If you go into a new market completely greenfield you will spend a lot of money building your brand and sales leads. We were cash flow positive in Europe before we even had a single person on ground because we nurtured relationships over the phone. When we did put people on ground we weren’t completely new to potential customers – we some presence and branding in the market. In this day and age, it’s possible to achieve this by leveraging the Internet, phone (and lots of frequent flyer points).
3. Start small but strategic
Once you have gained traction and built some presence in the market, you can bring in a sales team. This way your sales team won’t be wasting their time cold calling and, if you plan it well, you can be cash flow positive quite quickly.
When you do enter, start small and strategically. For a software business, you only need two people on-ground initially – a great sales lead and a strong pre-sales person. Pre-sales is important because they know your product inside-out, are able to demonstrate and sell it.
Often salespeople say they can demonstrate a product as well as sell, but they’re rarely the right person to talk and demonstrate details to the technical buyer of your product. Together, this team of two can get out there, start doing deals and grow your business.
It’s also important to position your office in a location where you will get the maximum bang for your buck. If you’re going to the UK, don’t set-up in a small town in the middle of nowhere – position yourself in the heart of business. In the US, it’s a bit different as 90% of your customers won’t be near your office regardless of where you locate. It’s important to be close to a hub so your team can get on a plane, and you’ll need to budget for them to travel the country.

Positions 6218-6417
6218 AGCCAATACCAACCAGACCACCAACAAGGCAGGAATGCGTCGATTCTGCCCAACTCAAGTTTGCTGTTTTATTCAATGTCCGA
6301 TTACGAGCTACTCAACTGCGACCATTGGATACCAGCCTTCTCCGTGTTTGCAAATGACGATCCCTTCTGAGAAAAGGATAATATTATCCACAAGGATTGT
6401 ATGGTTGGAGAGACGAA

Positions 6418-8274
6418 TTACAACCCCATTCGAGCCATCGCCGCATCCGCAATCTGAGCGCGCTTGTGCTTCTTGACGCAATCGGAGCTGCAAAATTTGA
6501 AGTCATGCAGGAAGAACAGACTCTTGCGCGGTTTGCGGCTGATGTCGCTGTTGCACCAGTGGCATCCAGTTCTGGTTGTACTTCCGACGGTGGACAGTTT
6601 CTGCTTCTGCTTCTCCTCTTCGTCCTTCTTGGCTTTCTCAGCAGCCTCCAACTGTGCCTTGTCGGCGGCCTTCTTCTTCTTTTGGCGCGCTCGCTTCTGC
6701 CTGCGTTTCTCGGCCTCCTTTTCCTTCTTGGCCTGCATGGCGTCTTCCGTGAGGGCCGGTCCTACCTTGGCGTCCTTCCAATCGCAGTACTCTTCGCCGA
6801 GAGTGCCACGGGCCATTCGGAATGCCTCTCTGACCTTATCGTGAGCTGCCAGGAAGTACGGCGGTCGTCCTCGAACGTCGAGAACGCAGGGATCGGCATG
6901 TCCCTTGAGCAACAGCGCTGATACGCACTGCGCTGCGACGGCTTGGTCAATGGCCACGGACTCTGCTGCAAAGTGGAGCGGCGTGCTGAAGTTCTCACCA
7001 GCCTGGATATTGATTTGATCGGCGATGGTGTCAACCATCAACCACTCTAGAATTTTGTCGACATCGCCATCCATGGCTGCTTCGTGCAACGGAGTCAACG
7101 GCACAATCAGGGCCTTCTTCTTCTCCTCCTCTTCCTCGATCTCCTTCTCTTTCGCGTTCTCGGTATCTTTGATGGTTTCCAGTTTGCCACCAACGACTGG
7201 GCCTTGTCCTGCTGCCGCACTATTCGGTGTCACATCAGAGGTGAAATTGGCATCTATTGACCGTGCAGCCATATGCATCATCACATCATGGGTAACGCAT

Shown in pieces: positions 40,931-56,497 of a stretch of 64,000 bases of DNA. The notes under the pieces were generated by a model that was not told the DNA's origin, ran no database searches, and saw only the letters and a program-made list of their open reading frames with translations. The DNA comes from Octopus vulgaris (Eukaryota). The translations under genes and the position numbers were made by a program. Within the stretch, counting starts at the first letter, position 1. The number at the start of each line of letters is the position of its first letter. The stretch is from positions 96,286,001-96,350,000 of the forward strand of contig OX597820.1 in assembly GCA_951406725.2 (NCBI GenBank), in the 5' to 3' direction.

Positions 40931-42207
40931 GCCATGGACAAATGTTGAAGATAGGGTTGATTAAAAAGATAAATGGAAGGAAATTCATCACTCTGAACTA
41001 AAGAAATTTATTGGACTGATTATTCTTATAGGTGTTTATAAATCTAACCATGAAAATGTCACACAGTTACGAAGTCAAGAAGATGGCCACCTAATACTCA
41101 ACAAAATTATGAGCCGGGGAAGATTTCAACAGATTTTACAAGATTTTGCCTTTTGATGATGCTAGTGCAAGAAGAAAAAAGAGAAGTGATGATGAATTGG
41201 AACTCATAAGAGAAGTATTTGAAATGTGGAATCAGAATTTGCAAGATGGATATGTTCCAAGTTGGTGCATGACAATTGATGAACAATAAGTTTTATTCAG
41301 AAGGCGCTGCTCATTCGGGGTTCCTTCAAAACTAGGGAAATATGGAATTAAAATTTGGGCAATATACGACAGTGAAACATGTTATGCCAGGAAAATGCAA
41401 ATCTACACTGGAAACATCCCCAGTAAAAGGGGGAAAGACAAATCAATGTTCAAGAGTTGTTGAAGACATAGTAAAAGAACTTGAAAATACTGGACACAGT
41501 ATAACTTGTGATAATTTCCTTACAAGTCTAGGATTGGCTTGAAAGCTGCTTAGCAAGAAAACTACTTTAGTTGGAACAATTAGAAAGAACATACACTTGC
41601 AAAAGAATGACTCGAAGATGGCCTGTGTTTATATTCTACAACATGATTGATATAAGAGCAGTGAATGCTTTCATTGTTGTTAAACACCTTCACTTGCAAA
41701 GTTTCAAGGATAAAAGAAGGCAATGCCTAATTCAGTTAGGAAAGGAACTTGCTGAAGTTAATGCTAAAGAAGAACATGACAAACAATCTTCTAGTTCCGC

4. Choose the right person to lead the business
Once your sales team has started to grow your business, the biggest challenge is finding the person that you can really partner with in your new region and run that office. This is often not your first salesperson. You need someone who is motivated to build your business like it’s their own. They shouldn’t be motivated by commissions. They should care about building a successful team and a business that can grow to 20 or 40 people.
To build a strong regional presence you need a special kind of drive, motivation and the ability to think regionally. If you are not 100% confident in an individual’s ability to grow your office – don’t hire them. Don’t take shortcuts when hiring regional leaders because these people are the building blocks to your success. If you put the wrong person in the role the mistakes they make can compound quickly.
We made this mistake when we opened an early US office, and had to shut it down six months later – that’s nothing to be proud about. While we had worked with the individuals for a while, we hadn’t actually tested their capacity to build a business. We knew they could sell, but this is very different to building a regional office.
If I did it again I’d take charge of the situation and spend more time on the ground validating the people who would be running the office to ensure they had the business building skills we needed.
When you start building an office, you also need to ensure your office environment is self-supporting. A team of five people is enough to develop cohesive interaction, collaboration and make an office viable. The biggest issue, of course, is finding the right five people.
5. Get on the plane
Once you have found the right person it’s full steam ahead. Get on a plane and spend a lot of time in the market as this will help your team be successful. If you’ve been selective about the regions that you enter, then you will have the time and resources to develop them properly.
By strategically planning your expansion and allowing your presence to grow before you put boots on the ground you can build a viable footprint without spending a fortune. This then sets you up to expand and develop a regional presence that will be your foundation for global success.